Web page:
In the above discussed literature, the social and emotional component were often intertwined. Whether seeing someone else's emotions, feeling another's pain whilst being excluded by others or considering another's potential monetary losses, these experiences all impact on our immediate and future behavior and decisions. That said, sometimes emotions can be triggered by very basic non-social events as well. In their study, Lu et al. investigated the affective cues present in naturalistic scenes. From an evolutionary perspective, natural scenes provide important information for observers that help them to keep safe. As is the case with social emotional cues, it is therefore also adaptive for individuals to efficiently extract such non-social information from the environment. By using a psychophysical approach and signal detection theory, authors investigated how contrast and color modulated fearfulness ratings of images of natural scenes and in order to stimulate future research, developed a fearful stimulus set including a wide range of fearfulness levels which can be controlled on a range of low-level properties. In another psychophysical study, Li and Yuen investigated a time-drag effect when participants are presented with dynamically changing sequences of facial expressions. They observed that dynamic stimulus presentations of facial expressions induced an overestimation of perceived duration, whereas overall, static presentations did not. Although this effect was observed for different expressions, it was most pronounced in angry expressions, which demonstrates that affective modulations are not only present in the spatial domain of visual perception, but extend to the temporal domain as well.


The wide-range of contributions included in this special issue underscore the general conclusion that emotion plays an important role in many diverse areas of cognition including social interactions, motivational behavior, decision-making, memory, attention and perception (Dolan, 2002). From a functional point of view, the pervasiveness of emotion-cognition interactions should not be surprising considering that the underlying biological systems have presumably been continuously shaped by evolution in such a way as to promote adaptive behavior in situations that are relevant for survival or reproduction (Kret, 2015). Another key conclusion concerning the relationship between cognition and emotion that has been emerging in the field and that has been corroborated in this special issue, is that it is probably counterproductive to try to separate them (Pessoa, 2008). Instead, current thinking emphasizes their interdependence in ways that challenge a simple division of labor into separate cognitive and emotional domains and instead views the two domains as two sides of the same coin (Bocanegra, in press). We hope that bringing together this wide range of contributions increased the understanding of how emotion drives information processing and cognition steers affective processing and that the empirical evidence and theoretical ideas brought up new questions in readers and will continue to uncover exciting new avenues for future research.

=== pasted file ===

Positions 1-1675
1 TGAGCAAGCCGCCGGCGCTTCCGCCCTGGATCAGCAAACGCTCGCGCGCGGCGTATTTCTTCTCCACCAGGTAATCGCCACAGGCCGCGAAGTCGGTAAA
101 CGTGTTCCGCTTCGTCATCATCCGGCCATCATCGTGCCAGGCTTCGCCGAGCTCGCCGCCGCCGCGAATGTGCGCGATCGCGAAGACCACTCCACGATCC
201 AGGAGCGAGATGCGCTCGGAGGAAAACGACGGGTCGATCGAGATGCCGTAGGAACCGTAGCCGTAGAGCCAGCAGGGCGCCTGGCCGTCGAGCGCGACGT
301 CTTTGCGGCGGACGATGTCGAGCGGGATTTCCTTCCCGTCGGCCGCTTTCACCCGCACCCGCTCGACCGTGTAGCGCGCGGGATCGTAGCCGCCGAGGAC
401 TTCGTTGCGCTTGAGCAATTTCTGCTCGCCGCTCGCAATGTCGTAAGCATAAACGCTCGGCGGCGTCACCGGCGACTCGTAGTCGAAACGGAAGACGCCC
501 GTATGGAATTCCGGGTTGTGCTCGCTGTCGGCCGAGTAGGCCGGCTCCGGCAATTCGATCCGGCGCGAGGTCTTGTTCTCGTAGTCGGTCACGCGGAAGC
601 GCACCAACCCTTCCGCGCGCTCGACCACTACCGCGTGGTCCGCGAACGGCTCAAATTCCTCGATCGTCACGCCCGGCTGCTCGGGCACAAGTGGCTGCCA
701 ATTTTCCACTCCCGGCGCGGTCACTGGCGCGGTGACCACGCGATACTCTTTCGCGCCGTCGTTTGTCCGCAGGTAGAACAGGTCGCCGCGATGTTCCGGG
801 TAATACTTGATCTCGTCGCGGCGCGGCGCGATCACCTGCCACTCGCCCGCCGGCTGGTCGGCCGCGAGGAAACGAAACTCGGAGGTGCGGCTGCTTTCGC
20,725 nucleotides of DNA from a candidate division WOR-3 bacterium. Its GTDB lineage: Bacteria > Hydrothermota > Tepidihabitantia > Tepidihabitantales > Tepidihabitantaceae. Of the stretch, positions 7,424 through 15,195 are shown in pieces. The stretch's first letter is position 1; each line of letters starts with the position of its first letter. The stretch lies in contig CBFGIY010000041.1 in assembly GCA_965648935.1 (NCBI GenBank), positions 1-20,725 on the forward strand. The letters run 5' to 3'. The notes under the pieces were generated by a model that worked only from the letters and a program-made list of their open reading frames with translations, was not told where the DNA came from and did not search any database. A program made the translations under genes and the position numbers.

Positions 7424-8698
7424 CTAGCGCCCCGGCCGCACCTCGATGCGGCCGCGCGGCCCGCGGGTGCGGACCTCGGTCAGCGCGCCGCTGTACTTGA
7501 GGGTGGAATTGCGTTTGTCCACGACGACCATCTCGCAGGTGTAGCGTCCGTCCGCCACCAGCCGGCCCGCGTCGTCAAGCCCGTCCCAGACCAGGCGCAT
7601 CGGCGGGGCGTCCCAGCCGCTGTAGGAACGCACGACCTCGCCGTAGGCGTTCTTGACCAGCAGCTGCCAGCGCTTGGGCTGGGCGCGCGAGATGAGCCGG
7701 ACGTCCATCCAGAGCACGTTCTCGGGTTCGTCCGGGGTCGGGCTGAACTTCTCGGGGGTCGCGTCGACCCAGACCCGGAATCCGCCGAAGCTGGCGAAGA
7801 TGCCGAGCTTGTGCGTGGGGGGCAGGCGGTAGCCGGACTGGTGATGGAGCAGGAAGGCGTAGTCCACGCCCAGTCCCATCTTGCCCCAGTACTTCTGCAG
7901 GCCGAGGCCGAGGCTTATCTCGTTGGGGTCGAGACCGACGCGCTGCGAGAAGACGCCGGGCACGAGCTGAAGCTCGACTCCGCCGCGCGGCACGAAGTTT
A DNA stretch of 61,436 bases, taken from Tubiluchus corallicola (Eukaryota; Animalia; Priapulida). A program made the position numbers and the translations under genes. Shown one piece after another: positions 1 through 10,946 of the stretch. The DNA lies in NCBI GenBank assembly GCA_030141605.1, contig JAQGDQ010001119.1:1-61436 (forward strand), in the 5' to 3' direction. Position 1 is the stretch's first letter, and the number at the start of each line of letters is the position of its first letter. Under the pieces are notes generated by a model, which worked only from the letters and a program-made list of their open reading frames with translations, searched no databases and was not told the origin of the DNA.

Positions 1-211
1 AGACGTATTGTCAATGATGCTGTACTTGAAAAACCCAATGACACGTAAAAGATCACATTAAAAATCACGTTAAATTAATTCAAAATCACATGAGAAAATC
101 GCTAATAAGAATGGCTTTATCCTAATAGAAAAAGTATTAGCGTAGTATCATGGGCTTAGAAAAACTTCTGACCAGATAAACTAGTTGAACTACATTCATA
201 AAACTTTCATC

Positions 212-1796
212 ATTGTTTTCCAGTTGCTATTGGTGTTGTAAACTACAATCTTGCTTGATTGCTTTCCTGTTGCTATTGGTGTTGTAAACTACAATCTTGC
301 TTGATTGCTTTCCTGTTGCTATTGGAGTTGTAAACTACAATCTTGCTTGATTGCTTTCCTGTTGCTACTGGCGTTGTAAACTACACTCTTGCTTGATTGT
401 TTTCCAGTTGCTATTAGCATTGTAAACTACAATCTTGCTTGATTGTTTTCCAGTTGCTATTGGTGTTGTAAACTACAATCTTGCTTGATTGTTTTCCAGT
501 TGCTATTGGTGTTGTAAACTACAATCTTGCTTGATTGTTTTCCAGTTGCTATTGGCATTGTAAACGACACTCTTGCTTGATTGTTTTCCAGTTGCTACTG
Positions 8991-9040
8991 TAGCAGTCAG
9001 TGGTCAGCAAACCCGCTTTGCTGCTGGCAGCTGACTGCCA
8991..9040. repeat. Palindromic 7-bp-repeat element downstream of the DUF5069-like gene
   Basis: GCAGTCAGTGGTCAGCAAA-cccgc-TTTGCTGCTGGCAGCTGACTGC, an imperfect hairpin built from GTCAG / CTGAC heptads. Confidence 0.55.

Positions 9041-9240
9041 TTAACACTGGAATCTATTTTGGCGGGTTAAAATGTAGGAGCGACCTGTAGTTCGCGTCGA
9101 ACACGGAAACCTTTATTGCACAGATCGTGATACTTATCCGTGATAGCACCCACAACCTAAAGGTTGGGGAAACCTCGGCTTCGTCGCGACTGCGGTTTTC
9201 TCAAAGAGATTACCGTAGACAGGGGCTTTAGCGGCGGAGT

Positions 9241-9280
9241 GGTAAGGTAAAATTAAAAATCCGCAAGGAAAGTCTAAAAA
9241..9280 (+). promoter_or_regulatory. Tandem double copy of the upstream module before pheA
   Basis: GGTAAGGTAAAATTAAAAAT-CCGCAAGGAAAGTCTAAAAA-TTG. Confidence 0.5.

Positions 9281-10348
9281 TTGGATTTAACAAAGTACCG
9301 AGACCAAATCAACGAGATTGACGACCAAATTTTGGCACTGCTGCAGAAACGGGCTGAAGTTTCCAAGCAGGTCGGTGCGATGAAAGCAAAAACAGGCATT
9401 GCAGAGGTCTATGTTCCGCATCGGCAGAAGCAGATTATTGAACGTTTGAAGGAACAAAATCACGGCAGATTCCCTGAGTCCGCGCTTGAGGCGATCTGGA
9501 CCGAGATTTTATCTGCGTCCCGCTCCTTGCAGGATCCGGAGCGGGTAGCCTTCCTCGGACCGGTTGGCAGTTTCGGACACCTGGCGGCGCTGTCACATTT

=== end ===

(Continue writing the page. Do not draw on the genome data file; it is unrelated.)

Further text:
Author Contributions

BB and MK conceived of the special issue and wrote the manuscript in close collaboration. We declare no conflict of interest.


MK was supported by the Netherlands Science Foundation (VENI # 016-155-082).

Conflict of Interest Statement

The authors declare that the research was conducted in the absence of any commercial or financial relationships that could be construed as a potential conflict of interest.


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Keywords: emotion, cognition, top-down, bottom-up, social decisions

Citation: Kret ME and Bocanegra BR (2016) Editorial: Adaptive Hot Cognition: How Emotion Drives Information Processing and Cognition Steers Affective Processing. Front. Psychol. 7:1920. doi: 10.3389/fpsyg.2016.01920

Received: 21 November 2016; Accepted: 23 November 2016;
Published: 06 December 2016.

Edited and reviewed by: Andreas B. Eder, University of Würzburg, Germany

Copyright © 2016 Kret and Bocanegra. This is an open-access article distributed under the terms of the Creative Commons Attribution License (CC BY). The use, distribution or reproduction in other forums is permitted, provided the original author(s) or licensor are credited and that the original publication in this journal is cited, in accordance with accepted academic practice. No use, distribution or reproduction is permitted which does not comply with these terms.

*Correspondence: Mariska E. Kret,